Gabriel remarked that if xy = e, then yx = e (where e is the identity) and therefore it is impossible to convert an identity necklace into a nonidentity necklace or viceversa, solving the original problem. However, it doesn’t solve the problem of whether we can convert between BBB and WWWW, since these are both nonidentity necklaces. However, thinking for a moment results in the following observation.

yx = y xy y’
Here y’ is the inverse of y. So, we can think of moving the string y from the left to the right as conjugating by y. Indeed, this operation of rotating the beads on the necklace is precisely the same operation as conjugation: no more; no less. This leads to this rather neat conclusion:
We can convert between two necklaces if and only if they are in the same conjugacy class.
Christmas generalisation
Gabriel attempted to construct similar problems based on other groups. I mentioned how the dihedral groups have relatively small group presentations, and this is the smallest nontrivial example. Eventually, I suggested the following problem:
We have three types of bead (red, gold and forest green, to make this problem nice and festive!), and are allowed the following operations:

Insertion or deletion of five consecutive red beads;
 Insertion or deletion of three consecutive gold beads;
 Insertion or deletion of two consecutive green beads;
 Replacing a redgold (in clockwise order!) pair with a green bead, or viceversa.
Then, a nice problem is to determine necessary and sufficient conditions for it to be possible to convert a necklace of m red beads into a necklace of n red beads. Also, you may want to work out which group underlies this problem (the answer is nice and simple!), and how many conjugacy classes it possesses; post your solutions in the ‘comments’ section at the bottom of this post.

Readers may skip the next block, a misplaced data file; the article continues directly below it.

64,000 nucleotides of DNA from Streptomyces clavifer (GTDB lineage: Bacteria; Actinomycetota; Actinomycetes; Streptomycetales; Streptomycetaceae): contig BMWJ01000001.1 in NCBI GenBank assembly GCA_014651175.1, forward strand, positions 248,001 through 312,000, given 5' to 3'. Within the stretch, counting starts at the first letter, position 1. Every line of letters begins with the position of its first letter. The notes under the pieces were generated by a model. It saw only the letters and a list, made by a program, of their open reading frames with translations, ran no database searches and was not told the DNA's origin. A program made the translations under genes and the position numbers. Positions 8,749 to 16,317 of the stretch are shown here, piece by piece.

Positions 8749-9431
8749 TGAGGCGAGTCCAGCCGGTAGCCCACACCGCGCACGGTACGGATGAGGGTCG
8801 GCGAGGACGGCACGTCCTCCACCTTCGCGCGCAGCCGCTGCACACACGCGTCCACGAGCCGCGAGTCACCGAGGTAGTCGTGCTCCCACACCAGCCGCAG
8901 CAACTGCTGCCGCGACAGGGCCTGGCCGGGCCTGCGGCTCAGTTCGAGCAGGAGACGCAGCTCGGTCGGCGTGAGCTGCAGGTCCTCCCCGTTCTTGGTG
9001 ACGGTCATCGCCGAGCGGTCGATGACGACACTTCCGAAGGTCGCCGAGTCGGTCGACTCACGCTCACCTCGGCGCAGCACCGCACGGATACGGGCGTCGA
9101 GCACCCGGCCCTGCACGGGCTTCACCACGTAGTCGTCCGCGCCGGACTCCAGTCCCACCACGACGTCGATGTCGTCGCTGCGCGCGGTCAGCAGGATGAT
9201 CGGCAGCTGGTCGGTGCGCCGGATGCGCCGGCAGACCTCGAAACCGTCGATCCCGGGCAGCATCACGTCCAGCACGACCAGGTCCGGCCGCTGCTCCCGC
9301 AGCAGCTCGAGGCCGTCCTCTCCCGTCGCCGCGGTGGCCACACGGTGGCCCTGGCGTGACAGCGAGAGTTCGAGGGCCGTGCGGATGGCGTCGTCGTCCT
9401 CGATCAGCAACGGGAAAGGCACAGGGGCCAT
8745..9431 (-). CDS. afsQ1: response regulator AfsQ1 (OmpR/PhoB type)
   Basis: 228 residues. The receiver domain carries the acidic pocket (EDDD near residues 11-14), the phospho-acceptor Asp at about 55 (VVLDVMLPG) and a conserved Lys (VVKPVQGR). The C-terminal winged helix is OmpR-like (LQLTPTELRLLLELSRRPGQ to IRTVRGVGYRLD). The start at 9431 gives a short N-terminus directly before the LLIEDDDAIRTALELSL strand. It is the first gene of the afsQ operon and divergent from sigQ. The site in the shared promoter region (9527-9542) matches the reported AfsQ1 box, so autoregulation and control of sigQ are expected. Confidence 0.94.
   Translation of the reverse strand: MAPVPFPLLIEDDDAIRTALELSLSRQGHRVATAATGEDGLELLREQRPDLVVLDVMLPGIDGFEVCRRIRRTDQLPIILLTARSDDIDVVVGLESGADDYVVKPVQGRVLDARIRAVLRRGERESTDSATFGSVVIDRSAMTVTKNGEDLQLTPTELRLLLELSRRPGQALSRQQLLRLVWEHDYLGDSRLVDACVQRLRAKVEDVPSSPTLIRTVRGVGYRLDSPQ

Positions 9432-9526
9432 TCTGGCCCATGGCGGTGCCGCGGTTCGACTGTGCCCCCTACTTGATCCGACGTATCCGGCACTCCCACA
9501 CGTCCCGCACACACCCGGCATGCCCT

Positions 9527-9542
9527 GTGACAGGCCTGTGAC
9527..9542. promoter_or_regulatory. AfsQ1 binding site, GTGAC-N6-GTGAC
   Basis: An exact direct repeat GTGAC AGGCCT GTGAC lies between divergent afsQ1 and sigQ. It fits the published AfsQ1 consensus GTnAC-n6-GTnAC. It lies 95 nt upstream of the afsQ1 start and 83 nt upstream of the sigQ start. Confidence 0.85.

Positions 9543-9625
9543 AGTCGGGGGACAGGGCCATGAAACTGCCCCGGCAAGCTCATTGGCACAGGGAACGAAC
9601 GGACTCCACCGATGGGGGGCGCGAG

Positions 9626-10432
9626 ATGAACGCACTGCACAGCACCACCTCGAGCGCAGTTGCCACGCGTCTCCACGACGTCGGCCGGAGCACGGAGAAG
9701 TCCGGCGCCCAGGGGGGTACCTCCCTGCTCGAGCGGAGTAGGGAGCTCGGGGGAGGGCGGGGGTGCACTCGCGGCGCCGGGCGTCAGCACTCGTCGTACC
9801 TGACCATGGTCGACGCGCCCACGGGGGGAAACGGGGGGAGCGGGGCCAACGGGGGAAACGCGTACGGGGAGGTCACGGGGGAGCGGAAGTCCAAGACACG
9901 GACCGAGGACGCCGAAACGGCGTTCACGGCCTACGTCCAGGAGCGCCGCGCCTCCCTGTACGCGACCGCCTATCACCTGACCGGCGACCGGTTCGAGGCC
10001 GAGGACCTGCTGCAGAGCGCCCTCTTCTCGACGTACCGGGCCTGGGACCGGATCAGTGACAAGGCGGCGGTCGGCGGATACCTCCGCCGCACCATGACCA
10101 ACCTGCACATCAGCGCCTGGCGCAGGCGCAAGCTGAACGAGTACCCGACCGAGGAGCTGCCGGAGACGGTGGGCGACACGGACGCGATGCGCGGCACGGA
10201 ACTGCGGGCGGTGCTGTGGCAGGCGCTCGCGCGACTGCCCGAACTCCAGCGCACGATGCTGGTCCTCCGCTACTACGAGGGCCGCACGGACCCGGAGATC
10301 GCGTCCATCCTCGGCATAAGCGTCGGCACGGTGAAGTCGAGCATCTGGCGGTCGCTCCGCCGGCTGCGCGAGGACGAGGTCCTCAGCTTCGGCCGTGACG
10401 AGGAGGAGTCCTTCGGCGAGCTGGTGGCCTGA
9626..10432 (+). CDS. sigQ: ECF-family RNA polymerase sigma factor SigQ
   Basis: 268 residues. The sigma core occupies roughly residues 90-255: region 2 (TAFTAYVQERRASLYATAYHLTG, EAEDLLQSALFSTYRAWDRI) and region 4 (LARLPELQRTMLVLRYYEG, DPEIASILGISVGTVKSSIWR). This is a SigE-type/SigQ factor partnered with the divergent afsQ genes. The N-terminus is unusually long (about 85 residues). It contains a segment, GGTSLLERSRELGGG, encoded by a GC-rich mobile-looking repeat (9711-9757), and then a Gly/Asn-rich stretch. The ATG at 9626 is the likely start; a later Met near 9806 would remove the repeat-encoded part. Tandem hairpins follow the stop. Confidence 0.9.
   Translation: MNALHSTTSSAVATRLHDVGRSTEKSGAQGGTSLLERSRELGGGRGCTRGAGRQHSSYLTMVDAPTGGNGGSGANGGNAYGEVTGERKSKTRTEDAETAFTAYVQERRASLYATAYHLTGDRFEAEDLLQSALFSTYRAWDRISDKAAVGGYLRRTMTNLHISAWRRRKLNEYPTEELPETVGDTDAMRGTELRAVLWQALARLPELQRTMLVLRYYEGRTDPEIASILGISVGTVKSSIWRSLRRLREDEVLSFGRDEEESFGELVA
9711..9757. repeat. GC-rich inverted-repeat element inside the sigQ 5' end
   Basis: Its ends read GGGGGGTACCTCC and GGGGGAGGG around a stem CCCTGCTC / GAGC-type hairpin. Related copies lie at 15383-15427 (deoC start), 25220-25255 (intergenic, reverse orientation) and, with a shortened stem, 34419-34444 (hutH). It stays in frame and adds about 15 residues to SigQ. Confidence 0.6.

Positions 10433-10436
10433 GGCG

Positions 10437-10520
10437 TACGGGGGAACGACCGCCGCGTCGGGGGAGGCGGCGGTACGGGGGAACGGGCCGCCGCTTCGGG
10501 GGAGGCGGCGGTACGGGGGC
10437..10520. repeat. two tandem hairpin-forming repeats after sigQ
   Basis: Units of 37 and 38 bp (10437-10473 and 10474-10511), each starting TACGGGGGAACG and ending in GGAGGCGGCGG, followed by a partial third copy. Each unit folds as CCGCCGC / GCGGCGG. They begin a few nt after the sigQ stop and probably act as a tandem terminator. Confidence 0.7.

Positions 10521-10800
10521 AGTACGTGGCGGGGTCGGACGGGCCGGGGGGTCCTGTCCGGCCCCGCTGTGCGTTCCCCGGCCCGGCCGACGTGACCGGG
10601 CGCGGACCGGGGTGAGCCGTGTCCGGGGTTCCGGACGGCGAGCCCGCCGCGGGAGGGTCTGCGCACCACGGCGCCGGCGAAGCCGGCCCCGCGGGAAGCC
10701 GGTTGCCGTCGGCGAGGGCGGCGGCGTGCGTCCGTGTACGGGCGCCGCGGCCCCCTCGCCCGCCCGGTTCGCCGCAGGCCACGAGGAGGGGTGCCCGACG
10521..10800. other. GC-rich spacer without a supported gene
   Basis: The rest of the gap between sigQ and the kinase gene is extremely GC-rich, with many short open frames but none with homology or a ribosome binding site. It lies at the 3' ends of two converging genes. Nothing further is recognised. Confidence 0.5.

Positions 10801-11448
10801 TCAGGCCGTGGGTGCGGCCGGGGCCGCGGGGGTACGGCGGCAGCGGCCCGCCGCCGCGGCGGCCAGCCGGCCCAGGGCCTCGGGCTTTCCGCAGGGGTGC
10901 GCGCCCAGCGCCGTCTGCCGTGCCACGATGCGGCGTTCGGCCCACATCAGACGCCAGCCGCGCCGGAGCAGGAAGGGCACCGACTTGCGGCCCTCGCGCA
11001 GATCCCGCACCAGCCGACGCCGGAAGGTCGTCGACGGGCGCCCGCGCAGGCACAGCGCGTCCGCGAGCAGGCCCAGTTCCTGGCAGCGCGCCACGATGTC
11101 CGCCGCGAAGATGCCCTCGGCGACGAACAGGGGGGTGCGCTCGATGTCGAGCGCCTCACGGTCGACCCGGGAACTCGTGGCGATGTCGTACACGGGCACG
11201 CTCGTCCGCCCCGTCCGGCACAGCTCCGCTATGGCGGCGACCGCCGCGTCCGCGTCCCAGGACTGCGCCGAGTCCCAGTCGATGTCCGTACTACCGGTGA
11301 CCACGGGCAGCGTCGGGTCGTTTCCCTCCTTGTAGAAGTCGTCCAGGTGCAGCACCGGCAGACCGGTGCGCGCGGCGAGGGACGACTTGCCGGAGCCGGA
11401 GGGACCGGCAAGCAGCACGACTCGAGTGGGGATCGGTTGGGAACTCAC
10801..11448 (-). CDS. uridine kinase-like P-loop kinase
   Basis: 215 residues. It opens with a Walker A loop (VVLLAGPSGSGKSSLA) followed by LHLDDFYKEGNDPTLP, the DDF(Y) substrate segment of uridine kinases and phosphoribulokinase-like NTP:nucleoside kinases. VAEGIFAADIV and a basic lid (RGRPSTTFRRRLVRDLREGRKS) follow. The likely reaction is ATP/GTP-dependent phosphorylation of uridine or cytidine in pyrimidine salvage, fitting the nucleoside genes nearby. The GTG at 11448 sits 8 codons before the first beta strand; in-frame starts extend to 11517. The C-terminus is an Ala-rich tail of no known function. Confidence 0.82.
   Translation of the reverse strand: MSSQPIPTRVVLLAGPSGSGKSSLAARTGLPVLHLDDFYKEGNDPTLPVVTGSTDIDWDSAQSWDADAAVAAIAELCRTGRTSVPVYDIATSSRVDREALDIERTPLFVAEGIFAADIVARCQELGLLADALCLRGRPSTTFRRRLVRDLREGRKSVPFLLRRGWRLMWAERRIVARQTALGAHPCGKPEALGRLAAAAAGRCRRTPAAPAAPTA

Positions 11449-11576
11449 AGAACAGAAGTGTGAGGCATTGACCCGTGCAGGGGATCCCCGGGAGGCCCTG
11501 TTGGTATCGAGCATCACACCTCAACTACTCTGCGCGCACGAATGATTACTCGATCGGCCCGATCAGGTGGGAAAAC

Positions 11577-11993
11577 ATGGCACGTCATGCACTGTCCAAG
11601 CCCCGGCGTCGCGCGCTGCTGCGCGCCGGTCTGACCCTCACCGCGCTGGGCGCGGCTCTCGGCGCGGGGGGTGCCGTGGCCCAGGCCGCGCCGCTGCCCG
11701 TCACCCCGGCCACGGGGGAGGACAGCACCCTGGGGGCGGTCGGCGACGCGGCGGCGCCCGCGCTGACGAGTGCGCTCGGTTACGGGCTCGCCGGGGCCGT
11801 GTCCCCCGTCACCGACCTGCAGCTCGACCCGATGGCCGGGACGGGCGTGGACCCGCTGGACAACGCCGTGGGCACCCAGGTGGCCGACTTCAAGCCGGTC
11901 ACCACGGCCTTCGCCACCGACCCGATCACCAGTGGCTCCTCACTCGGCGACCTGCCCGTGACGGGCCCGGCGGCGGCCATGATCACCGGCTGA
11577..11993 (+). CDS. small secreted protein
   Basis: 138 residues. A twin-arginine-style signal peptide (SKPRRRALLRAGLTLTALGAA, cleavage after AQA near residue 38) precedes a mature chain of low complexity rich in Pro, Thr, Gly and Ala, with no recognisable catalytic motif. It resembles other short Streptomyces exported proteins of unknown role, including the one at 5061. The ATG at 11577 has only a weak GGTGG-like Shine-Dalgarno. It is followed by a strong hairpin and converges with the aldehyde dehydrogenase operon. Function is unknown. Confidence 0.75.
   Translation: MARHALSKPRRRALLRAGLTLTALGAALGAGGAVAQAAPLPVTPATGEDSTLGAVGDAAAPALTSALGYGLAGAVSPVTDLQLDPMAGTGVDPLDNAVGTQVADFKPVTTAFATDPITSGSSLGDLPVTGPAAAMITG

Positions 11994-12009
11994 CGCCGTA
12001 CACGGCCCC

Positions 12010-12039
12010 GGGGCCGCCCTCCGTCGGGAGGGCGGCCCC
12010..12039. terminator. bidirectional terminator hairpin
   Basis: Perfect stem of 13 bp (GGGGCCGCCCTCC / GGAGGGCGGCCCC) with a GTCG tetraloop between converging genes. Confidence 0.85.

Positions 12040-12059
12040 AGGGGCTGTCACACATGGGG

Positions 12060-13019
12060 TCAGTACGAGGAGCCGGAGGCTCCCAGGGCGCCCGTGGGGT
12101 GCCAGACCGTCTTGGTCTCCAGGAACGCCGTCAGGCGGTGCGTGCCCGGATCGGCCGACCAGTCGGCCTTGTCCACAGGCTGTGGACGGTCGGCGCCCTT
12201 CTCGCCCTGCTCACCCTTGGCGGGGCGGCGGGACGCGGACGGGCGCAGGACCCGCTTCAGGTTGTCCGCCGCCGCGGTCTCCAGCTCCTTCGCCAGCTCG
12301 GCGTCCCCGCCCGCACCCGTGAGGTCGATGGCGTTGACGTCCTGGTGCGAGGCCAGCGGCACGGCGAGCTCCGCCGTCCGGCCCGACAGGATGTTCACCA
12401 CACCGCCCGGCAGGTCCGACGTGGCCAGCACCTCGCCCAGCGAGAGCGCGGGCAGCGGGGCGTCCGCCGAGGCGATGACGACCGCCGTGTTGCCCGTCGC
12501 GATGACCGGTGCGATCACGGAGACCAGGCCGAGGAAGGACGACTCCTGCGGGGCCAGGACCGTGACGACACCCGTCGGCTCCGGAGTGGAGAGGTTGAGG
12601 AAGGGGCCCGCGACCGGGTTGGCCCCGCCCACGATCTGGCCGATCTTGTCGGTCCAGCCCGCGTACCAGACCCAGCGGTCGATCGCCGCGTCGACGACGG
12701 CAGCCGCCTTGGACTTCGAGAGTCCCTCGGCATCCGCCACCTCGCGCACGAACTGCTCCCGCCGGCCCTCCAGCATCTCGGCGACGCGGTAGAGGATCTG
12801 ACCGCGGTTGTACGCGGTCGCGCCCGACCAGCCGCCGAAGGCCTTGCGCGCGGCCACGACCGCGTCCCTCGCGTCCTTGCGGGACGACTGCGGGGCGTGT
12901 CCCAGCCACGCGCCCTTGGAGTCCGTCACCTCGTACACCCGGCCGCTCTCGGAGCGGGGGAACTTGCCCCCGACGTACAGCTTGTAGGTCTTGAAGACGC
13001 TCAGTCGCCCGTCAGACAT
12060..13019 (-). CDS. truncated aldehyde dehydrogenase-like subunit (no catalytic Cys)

Problems, books and quotations
Anyway, Gabriel’s solution is what Paul Erdős would call a proof from the book, meaning that it is clearly the right way to think about the problem. I particularly like this problem from the Advanced Mentoring Scheme, which has a horribly ugly casebash official solution as well as a beautiful proof from the book. See if you can find the latter (again, post your solutions as comments on this article):
A class of students takes eight exams of which each student passes exactly four. For each pair of students, there are precisely two exams passed by the first and not the second, and precisely two passed by the second and not the first. What is the maximum possible size of the class?
Completely coincidentally, whilst checking my emails to find the exact verbatim statement of the AMS problem, I have just received one from Gabriel entitled ‘positive consequence of cp4space’ explaining how he used the CayleyBacharach theorem to solve question G6 on the 2006 IMO shortlist. Again, this is shorter and more elegant than the official solutions, although I wouldn’t go as far as saying that this was a proof from the book (a term generally associated with using more advanced theory than is necessary to understand the problem). Indeed, Erdős believed that God has a book containing the most elegant proof of each theorem.